What Every Couple Can Learn from Mary and Joseph This Christmas
By Heather Riggleman
While he was trying to figure a way out, he had a dream. God’s angel spoke in the dream: “Joseph, son of David, don’t hesitate to get married. Mary’s pregnancy is Spirit-conceived. God’s Holy Spirit has made her pregnant. She will bring a son to birth, and when she does, you, Joseph, will name him Jesus—‘God saves’—because he will save his people from their sins.” - Matthew 1:20-21
I could feel my blood pressure rising as Chris and I argued once again where we would spend Christmas. Chris, an only child, felt it was best spent with his parents while I, the second oldest among six siblings, wanted to see my family. We were both tired of negations because neither one of us was willing to relent.
Chris’ parents had moved to Nebraska and we could see them anytime we wanted. Plus we spent nearly every holiday with them. It was a blessing to have them close by but all my family lived in Wyoming. Because of our busy lives, not to mention the eight hours that separated us, we hadn’t been to Newcastle in years. I was desperate to see my siblings and their families.
When life changes, when circumstances aren’t as we expected, when we are navigating new territory, we need hope. Can you imagine for a moment how the Christmas story might have been written if Mary and Joseph lacked the capacity to adjust to things beyond their circumstances? Where was hope in the middle of their scandalous story?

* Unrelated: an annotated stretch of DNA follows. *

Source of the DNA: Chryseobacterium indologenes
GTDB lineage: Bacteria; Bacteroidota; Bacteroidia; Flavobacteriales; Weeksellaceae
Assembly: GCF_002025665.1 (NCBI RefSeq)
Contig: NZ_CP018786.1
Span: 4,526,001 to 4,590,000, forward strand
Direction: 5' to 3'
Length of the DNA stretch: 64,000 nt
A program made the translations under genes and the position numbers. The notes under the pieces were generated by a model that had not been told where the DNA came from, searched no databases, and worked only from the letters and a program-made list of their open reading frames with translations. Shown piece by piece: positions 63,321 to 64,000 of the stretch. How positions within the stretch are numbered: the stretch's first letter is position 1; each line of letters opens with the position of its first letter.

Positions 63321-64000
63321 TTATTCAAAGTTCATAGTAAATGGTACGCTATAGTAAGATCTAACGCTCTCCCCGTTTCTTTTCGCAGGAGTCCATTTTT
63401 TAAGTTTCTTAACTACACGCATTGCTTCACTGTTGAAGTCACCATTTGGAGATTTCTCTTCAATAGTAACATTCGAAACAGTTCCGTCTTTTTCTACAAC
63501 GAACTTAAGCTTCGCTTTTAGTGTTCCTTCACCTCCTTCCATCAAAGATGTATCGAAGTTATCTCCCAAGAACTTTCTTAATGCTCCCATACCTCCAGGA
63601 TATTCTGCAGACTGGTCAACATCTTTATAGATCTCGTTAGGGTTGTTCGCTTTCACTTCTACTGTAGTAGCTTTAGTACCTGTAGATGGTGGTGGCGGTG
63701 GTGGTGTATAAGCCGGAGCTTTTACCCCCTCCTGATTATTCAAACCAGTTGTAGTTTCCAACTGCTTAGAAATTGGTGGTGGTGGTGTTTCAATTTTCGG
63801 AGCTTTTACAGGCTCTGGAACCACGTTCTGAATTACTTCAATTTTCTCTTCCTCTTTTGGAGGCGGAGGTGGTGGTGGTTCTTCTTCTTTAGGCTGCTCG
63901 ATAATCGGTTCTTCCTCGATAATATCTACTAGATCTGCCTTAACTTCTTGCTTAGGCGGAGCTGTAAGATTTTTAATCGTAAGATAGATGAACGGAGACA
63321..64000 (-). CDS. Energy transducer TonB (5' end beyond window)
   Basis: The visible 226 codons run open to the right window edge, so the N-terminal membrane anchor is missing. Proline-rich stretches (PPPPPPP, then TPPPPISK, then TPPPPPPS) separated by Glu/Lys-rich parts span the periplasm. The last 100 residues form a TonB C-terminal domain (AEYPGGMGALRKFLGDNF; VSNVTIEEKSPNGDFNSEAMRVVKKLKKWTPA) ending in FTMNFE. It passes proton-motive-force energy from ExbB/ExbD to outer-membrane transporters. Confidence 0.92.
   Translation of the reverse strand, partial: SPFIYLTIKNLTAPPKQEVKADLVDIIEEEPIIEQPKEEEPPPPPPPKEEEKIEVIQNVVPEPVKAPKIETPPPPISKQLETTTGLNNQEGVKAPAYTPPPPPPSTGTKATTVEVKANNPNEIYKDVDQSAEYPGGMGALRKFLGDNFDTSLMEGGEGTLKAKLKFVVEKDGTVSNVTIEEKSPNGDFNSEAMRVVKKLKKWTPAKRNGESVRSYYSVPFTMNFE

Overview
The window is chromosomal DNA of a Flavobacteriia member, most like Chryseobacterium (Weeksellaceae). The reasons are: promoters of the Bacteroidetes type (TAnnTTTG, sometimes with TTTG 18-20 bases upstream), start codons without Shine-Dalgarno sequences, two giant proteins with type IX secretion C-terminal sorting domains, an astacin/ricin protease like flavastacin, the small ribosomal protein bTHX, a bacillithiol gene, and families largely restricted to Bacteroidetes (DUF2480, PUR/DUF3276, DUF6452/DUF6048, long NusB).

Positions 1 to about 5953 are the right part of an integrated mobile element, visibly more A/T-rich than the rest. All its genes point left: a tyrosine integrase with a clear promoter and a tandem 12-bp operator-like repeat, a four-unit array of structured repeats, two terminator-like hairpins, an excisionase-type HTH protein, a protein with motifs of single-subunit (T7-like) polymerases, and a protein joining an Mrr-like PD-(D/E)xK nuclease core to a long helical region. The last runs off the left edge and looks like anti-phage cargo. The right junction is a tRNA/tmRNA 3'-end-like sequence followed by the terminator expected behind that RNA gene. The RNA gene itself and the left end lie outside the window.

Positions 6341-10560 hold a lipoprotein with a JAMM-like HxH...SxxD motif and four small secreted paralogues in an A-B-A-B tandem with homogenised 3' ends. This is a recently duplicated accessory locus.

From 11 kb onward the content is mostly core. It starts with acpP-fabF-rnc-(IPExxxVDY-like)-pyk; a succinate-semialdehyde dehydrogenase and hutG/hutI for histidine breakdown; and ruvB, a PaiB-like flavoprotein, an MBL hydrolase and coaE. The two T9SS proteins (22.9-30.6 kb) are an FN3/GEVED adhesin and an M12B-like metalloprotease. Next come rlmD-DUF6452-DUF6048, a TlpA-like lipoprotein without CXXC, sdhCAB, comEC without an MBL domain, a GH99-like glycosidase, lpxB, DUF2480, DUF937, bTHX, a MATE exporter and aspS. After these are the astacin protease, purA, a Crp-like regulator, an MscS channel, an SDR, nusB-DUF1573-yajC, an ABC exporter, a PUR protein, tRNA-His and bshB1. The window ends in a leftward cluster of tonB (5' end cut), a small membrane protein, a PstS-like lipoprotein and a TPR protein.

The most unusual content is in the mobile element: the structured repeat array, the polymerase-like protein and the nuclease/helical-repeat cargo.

To begin with, Joseph had to adjust to the fact his fiancé was already pregnant. According to the law, he could have had her stoned instead he planned to save face and quietly divorce her. We can read between the lines of today’s passage the devastation, betrayal, and dashed hopes Joseph felt as he was trying to figure a way out.
But God sent an angel to tell Joseph that Mary was with child conceived by the Holy Spirit and that this child would save their people. So instead of sending Mary away, he married her.
While the first year of marriage is always difficult. Mary and Joseph faced a unique set of challenges. On top of dealing with no ordinary pregnancy filled with disgrace and gossip, trying to establish their home, run a business, and learn how to live together as a couple, they were forced to close up shop. They had to travel to Bethlehem because the Roman government was conducting a census in order to raise taxes. Every man had to travel back to their birthplace. Just what they needed!
Early one morning, Mary and Joseph left their home for Bethlehem. Mary was eight months pregnant and rode on the back of a little donkey. Joseph had a short tether wrapped tightly around his arm to lead the little burro and prevent it from dislodging Mary. They stopped along the road, slept on the hard ground and had to make due with less than ideal circumstances.